Other findings of CP with CMR such as pericardial thickness >4 mm, early diastolic septal bounce, respirophasic sepal shift, and IVC plethora were also demonstrated in many of our patients with CP. However, although many of these findings also support the diagnosis of CP, as has been demonstrated by others as well as in our study, there can be some overlap with patients without CP (5,8–11). Therefore, all findings along with RT-PC imaging should be considered in combination to make a definite diagnosis of CP.
The limitations of this work include a small sample size, albeit comparable to that of the previous landmark echo-Doppler studies (12,16,23). The imaging plane for RT-PC acquisition was prescribed from the horizontal long-axis plane and would have had the expected displacement with respiration. However, this is not unique to CMR because even in Doppler echocardiography, the sample volume changes position with respiration (12). To minimize the impact of this motion on flow measurements, we confirmed that the MV and TV inflows were seen en face (Fig. 1) on each acquired frame during acquisition and also during analysis moved the ROI as necessary to ensure that it was at the center of the MV and TV on each frame. The effective temporal resolution with RT-PC was 55 ms, which may be lower than typical Doppler echocardiography settings. However, because we sought to measure respiratory cycle–based changes in velocities (which occur over hundreds of milliseconds), this is unlikely to have had a significant impact on our findings. Furthermore, when compared with key echocardiography studies in the literature (12,14), the peak MV and TV inflow velocities obtained by RT-PC CMR in our study were similar to or higher than those obtained by Doppler echocardiography, confirming that true peak velocities were accurately recorded. All patients in our study had increased pericardial thickness (>4 mm); thus, we do not know the incremental value of RT-PC findings in patients with constriction with normal pericardial thickness (5–7). Demonstration of the classic physiological changes in constriction by CMR as shown in this study will be essential in making the diagnosis in such instances. The sensitivity and specificity discussed in this paper were for differentiating patients with CP from those without; further studies are needed to compare the sensitivity and specificity of this technique in differentiating constrictive from restrictive cardiomyopathy.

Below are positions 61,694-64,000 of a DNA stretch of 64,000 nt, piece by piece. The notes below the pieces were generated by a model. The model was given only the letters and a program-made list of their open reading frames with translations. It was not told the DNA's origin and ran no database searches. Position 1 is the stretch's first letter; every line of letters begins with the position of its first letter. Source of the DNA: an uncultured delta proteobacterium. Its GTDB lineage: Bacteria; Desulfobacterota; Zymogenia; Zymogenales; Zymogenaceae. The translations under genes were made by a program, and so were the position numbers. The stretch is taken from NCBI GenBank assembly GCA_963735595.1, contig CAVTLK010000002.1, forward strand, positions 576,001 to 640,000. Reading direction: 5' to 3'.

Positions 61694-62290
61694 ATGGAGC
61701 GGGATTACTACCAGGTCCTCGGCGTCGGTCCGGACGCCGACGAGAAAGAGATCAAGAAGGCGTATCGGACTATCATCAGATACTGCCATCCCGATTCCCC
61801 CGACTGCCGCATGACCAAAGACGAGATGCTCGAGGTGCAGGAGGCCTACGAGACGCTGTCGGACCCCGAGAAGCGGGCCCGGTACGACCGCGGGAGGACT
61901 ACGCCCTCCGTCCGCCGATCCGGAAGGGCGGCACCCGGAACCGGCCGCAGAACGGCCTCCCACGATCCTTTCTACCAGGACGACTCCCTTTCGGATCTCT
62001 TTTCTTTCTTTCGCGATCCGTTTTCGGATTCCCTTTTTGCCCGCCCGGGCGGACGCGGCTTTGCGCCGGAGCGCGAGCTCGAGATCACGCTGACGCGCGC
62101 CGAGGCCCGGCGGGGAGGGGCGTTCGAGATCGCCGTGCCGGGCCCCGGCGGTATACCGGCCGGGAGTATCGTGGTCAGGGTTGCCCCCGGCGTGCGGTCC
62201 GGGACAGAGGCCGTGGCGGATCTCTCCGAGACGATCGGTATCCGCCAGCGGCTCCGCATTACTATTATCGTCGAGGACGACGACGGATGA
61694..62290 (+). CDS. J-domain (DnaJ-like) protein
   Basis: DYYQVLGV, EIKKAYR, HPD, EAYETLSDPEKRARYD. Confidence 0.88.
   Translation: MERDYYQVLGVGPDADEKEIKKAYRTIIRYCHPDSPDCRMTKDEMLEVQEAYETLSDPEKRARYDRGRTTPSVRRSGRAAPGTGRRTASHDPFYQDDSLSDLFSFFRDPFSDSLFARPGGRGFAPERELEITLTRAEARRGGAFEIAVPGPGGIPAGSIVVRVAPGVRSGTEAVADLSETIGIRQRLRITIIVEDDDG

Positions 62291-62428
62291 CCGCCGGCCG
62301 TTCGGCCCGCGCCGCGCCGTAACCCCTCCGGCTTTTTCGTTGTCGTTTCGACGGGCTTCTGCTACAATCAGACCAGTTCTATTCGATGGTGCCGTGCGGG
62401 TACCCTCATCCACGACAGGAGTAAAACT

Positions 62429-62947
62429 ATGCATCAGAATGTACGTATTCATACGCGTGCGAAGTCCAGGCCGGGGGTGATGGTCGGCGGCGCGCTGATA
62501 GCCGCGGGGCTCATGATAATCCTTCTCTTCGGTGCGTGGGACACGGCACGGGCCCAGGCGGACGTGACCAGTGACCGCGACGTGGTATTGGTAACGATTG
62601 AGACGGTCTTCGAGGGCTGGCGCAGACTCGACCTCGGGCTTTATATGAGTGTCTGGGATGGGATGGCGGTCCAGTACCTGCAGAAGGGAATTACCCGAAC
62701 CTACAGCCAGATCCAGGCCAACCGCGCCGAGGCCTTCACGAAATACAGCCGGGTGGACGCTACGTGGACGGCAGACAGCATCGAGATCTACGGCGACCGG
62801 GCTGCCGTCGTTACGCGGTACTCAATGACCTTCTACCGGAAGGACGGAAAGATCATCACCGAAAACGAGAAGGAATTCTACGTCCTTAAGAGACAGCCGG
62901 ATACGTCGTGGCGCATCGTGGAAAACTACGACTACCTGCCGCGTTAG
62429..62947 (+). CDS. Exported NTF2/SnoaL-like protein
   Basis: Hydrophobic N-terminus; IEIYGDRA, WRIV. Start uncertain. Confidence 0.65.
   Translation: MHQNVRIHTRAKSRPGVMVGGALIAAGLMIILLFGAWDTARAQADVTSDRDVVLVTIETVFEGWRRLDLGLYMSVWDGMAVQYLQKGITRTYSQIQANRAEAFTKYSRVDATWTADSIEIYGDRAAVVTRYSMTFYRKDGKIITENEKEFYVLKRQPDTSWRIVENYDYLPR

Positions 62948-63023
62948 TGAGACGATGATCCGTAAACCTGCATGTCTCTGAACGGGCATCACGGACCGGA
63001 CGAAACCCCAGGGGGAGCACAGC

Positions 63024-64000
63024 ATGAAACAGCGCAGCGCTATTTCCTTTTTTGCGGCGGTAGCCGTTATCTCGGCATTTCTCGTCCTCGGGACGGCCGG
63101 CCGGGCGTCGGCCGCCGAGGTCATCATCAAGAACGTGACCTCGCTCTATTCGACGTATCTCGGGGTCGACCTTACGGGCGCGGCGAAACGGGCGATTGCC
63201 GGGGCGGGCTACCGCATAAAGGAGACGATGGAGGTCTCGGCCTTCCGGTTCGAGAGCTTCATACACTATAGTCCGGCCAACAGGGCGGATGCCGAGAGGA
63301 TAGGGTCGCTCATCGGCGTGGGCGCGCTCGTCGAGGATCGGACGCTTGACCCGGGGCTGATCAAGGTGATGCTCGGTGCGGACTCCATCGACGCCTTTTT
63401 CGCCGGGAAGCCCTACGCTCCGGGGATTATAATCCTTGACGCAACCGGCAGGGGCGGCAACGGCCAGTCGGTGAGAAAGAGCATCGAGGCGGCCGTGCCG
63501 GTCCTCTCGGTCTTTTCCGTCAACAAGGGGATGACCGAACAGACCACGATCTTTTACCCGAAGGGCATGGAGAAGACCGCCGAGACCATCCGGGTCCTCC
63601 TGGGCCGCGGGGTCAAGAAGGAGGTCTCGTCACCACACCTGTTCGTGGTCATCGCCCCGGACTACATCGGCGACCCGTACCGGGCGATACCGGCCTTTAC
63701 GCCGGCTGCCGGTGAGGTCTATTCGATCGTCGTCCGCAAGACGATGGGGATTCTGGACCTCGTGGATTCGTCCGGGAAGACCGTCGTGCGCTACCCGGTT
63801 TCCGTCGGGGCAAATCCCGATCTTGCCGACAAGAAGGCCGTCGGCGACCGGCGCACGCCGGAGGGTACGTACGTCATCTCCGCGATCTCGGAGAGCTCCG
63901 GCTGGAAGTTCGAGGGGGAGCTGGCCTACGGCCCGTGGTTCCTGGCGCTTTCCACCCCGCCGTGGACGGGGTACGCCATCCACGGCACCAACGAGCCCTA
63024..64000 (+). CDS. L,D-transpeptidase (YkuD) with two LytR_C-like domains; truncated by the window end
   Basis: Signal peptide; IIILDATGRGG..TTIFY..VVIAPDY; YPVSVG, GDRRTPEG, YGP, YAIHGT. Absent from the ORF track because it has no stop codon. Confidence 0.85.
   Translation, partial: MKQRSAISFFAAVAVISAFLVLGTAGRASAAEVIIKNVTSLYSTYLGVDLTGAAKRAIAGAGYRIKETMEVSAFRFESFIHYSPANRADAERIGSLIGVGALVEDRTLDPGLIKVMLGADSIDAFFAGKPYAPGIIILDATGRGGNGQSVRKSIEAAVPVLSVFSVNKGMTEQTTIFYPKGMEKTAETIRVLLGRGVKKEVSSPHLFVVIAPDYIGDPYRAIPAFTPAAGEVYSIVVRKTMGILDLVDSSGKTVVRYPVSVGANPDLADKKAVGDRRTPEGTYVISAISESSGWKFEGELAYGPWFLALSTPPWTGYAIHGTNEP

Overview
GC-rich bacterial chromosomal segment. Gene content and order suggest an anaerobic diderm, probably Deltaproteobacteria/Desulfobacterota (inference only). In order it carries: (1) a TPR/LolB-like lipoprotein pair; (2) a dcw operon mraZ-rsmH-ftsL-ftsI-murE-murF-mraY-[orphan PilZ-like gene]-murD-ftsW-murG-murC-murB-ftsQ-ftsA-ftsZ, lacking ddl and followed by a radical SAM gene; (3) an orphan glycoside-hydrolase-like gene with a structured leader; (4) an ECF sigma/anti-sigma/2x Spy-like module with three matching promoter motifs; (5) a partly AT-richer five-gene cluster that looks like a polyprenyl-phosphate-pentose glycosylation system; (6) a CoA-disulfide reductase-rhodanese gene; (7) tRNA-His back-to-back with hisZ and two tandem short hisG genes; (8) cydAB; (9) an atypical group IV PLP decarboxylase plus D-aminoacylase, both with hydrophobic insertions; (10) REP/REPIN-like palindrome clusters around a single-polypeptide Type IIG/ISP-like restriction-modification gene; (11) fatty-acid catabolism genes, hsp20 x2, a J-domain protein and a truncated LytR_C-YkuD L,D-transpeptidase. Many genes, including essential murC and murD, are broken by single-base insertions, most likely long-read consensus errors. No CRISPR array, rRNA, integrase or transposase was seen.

This study shows that RT-PC CMR provides noninvasive hemodynamic evidence of pericardial constriction, similar to simultaneous right and left heart catheterization or serial right and left heart inflow velocities by Doppler echocardiography. We found that the following 3 RT-PC hemodynamic criteria defined constrictive physiology: 1) respirophasic discordance in atrioventricular valve inflow velocity variation; 2) >25% variation in MV inflow velocities; and 3) >45% variation in TV inflow velocities. These hemodynamic data complement the high-resolution imaging of pericardial morphology afforded by CMR; its rapid acquisition allows it to be readily incorporated into existing CMR protocols for the assessment of CP. Larger studies are required to assess the utility of a comprehensive CMR protocol with both hemodynamic and morphological techniques to diagnose CP and to evaluate its ability to differentiate CP from restrictive cardiomyopathy.
For supplementary videos and their legends, please see the online version of this article.
Dr. Raman has received funding from NIH National Heart, Lung and Blood InstituteR01 HL095563. Drs. Simonetti and Raman receive research support from Siemens. Dr. Yiu-Cho Chung was an employee of Siemens at the time of this work. All other authors have reported that they have no relationships relevant to the contents of this paper to disclose.
- Abbreviations and Acronyms
- cardiac magnetic resonance
- constrictive pericarditis
- computed tomography
- inferior vena cava
- mitral valve
- region of interest
- real-time phase contrast
- transthoracic echocardiography
- tricuspid valve
- Received May 10, 2011.
- Revision received July 7, 2011.
- Accepted July 13, 2011.
- American College of Cardiology Foundation